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Computer-Mediated Communication


Title: A Self-awareness Approach to Computer-Mediated Communication Author: Mike Yao Last modified by: lvnguyen Created Date: 5/26/2004 5:10:03 PM – PowerPoint PPT presentation

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Title: Computer-Mediated Communication

Computer-Mediated Communication
What is CMC?
  • Broadly, Computer-Mediated Communication (CMC)
    can be defined as any form of data exchange
    across two or more networked computers.
  • Narrowly, it refers to human to human
    communication via computerized technologies
    (e.g., IM, ICQ, video conference, etc.).
  • It is often pitched against whats known as
    Face-to-face (FfF) communication.

  • In many ways, the difference between CMC and HCI
    are not fundamental differences. But they focus
    on different characteristics of new media
  • HCI focuses on characteristics of the technology
    and individual users psychological processes.
  • Interactivity
  • Presence
  • Cognition

  • CMC focuses on characteristics of the
    communicative environment and user interactions
  • Anonymity (being anonymous)
  • Synchronicity (real-time vs. delayed
  • Relationship development
  • Impression formation

Computer-Mediated Communication
  • The ability of engaging in anonymous
    communication is believed to be a very important
    feature of CMC.
  • Different levels of anonymity
  • True anonymity
  • Visual anonymity
  • Perceived anonymity

Computer-Mediated Communication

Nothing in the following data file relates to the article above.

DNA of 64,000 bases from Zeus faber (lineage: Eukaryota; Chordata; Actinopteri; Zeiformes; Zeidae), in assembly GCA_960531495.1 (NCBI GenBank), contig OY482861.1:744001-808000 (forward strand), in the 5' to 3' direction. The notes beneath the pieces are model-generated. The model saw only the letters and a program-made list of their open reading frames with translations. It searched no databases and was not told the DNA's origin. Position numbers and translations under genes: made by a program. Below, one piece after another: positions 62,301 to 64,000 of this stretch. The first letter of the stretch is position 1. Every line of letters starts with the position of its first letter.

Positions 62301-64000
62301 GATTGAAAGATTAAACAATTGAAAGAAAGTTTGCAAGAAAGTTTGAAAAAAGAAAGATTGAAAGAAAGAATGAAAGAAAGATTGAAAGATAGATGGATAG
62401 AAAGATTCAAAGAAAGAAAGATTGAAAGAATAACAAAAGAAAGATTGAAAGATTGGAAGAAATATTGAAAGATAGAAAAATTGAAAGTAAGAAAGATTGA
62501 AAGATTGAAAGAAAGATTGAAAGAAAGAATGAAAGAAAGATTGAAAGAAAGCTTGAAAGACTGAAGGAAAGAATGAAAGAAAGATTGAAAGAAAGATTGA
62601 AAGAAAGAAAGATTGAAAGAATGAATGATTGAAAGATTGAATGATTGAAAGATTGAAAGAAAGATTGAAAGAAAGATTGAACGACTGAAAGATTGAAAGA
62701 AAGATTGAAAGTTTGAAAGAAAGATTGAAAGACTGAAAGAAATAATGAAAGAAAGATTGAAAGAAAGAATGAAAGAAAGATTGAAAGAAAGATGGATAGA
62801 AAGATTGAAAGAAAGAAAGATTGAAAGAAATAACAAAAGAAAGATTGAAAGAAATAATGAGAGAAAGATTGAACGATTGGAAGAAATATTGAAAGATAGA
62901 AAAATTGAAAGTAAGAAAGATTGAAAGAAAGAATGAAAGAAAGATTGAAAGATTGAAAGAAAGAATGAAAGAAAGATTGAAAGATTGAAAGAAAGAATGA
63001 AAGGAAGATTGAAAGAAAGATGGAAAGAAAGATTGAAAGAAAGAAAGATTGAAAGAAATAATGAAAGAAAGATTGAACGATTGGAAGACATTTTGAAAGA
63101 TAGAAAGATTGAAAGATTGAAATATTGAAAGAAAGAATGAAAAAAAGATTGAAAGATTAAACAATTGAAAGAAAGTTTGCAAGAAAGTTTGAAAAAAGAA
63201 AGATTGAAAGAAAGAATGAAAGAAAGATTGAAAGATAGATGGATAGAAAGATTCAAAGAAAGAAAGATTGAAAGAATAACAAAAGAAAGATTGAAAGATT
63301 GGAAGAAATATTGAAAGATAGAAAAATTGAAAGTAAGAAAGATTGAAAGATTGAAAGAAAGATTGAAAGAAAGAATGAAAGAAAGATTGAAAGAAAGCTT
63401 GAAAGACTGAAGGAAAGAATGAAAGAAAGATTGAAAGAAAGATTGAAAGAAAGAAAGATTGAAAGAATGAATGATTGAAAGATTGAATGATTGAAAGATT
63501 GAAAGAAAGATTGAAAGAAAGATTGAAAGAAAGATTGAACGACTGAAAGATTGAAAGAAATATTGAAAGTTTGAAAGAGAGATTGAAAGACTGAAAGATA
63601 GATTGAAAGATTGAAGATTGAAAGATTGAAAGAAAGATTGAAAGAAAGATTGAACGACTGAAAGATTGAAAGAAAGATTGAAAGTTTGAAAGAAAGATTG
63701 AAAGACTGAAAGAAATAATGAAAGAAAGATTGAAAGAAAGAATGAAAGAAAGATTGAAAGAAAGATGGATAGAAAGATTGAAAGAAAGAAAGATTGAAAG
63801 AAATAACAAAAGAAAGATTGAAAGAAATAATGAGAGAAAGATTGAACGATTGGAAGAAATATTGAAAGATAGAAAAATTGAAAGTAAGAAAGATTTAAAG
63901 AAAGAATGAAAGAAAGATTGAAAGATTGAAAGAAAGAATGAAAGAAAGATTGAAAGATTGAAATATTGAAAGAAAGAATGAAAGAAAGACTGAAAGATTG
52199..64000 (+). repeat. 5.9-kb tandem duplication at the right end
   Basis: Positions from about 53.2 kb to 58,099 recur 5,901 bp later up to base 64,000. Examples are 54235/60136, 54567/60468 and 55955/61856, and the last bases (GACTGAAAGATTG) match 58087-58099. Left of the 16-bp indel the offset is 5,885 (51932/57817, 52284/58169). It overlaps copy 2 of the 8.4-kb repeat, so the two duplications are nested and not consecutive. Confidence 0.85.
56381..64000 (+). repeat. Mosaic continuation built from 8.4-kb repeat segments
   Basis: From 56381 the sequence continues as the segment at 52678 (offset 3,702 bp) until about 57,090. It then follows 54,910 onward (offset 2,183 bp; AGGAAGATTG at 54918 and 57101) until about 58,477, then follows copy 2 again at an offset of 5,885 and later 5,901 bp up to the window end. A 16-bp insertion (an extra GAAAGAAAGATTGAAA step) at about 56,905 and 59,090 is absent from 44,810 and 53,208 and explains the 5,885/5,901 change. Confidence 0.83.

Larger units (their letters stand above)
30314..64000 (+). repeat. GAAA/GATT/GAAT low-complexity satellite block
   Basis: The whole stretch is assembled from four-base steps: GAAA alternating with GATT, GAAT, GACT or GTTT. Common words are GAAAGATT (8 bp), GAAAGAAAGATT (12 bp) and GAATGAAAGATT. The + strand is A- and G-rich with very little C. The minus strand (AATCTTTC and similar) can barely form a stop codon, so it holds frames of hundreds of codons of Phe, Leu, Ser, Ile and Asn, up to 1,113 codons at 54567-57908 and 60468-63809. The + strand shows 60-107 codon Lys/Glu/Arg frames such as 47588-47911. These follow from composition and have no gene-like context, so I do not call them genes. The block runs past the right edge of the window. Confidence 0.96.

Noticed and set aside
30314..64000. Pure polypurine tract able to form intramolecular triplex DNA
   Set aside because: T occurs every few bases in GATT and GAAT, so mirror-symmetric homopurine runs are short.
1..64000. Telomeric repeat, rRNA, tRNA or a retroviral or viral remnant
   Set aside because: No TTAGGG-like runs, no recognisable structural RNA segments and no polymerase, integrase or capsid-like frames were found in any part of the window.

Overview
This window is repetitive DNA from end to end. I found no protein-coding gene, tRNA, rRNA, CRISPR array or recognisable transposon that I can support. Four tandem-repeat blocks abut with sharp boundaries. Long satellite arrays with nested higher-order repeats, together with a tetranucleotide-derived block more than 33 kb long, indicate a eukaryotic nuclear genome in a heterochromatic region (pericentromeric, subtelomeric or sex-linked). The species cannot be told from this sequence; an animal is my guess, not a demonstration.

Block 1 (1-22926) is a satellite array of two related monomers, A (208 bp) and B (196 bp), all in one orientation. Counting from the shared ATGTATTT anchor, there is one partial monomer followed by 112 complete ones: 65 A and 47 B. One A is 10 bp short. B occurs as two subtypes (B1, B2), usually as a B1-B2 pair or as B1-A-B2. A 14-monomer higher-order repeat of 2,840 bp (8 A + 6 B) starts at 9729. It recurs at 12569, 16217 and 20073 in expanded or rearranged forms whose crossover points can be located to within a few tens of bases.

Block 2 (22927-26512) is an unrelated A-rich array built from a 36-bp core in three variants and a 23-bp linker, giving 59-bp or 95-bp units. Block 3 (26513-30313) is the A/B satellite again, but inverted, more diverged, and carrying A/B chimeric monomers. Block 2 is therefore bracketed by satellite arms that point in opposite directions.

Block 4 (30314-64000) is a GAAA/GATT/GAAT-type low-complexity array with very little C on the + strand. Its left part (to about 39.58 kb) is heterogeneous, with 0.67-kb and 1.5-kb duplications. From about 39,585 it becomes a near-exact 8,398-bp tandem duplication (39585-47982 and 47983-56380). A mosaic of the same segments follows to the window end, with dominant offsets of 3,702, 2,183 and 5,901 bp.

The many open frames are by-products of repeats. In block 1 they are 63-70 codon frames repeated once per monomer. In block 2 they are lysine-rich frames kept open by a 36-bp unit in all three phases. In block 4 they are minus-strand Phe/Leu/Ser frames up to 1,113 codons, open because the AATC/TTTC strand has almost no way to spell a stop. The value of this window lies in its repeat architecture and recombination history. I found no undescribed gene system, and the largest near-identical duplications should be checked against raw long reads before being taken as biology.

• Earlier research suggest that anonymity would
    lead to impersonal (depersonalized) communication
  • Anonymity and distance lead to a decrease in
  • Decrease in self-awareness lead to

Computer-Mediated Communication
  • What is self-awareness?
  • at any given moment, an individuals attention
    can be directed either outward to the external
    environment toward things such as tasks, other
    people, or the social context, or directed inward
    to various aspects of the self (Duval Wicklund,
  • The different features of the self can be
    categorized into two major parts (Fenigstein,
    Scheier, Buss, 1975)
  • The public self
  • physical appearance, table manners, and accent.
  • the private self
  • personal beliefs, hidden inner feelings,
    thoughts, and memories that are covert to others
    including religious beliefs and childhood

Computer-Mediated Communication
  • Public Self-awareness
  • Attention is directed towards to the public
    aspects of the self
  • Public self-awareness has consistently been found
    to cause conformity towards perceived majority
    opinions (Duval Wicklund, 1972 Froming,
    Walker, Lopyan, 1982 Scheier Carver, 1980
    Wicklund Duval, 1971)
  • It can be heightened by the presence of film or
    video cameras

Computer-Mediated Communication
  • Private Self-awareness
  • Attention is directed towards to those private
    aspects of the self
  • has been shown to cause individuals to be more
    aware of, and more responsive to, their emotions
    (Scheier, 1976 Scheier Carver, 1977), and
    engage in more self-disclosure (Joinson, 2001)..
  • It can be heightened by the presence of a small
    mirror self-portrait.

Computer-Mediated Communication
  • Theoretically, Many explanations of both pro- and
    anti-social behaviors in computer-mediated
    communication (CMC) appear to hinge on changes in
    individual self-awareness.
  • Empirically, very few studies directly tested the
    effect of self-awareness on common outcomes of